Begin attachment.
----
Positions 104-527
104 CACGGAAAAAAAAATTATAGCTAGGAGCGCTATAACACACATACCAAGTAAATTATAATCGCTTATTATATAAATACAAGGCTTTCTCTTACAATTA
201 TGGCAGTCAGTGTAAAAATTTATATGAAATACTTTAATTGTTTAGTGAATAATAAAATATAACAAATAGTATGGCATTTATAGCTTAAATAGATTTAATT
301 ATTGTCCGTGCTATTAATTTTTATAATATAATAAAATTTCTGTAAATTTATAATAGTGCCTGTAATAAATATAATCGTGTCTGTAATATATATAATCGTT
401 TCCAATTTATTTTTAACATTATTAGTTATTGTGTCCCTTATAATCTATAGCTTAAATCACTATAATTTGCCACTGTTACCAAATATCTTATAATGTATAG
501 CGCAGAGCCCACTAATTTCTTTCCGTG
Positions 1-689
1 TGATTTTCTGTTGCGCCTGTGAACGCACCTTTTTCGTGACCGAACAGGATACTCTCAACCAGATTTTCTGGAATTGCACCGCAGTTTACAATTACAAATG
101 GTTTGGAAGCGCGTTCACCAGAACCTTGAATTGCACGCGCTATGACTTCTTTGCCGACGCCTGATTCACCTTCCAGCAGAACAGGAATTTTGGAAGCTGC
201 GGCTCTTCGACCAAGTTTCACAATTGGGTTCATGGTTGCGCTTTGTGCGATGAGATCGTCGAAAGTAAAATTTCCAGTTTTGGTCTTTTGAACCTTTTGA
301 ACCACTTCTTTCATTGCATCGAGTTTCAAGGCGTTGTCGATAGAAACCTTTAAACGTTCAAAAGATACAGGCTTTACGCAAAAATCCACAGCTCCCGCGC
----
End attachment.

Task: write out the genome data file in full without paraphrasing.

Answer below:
Positions 104-527
104 CACGGAAAAAAAAATTATAGCTAGGAGCGCTATAACACACATACCAAGTAAATTATAATCGCTTATTATATAAATACAAGGCTTTCTCTTACAATTA
201 TGGCAGTCAGTGTAAAAATTTATATGAAATACTTTAATTGTTTAGTGAATAATAAAATATAACAAATAGTATGGCATTTATAGCTTAAATAGATTTAATT
301 ATTGTCCGTGCTATTAATTTTTATAATATAATAAAATTTCTGTAAATTTATAATAGTGCCTGTAATAAATATAATCGTGTCTGTAATATATATAATCGTT
401 TCCAATTTATTTTTAACATTATTAGTTATTGTGTCCCTTATAATCTATAGCTTAAATCACTATAATTTGCCACTGTTACCAAATATCTTATAATGTATAG
501 CGCAGAGCCCACTAATTTCTTTCCGTG
Positions 1-689
1 TGATTTTCTGTTGCGCCTGTGAACGCACCTTTTTCGTGACCGAACAGGATACTCTCAACCAGATTTTCTGGAATTGCACCGCAGTTTACAATTACAAATG
101 GTTTGGAAGCGCGTTCACCAGAACCTTGAATTGCACGCGCTATGACTTCTTTGCCGACGCCTGATTCACCTTCCAGCAGAACAGGAATTTTGGAAGCTGC
201 GGCTCTTCGACCAAGTTTCACAATTGGGTTCATGGTTGCGCTTTGTGCGATGAGATCGTCGAAAGTAAAATTTCCAGTTTTGGTCTTTTGAACCTTTTGA
301 ACCACTTCTTTCATTGCATCGAGTTTCAAGGCGTTGTCGATAGAAACCTTTAAACGTTCAAAAGATACAGGCTTTACGCAAAAATCCACAGCTCCCGCGC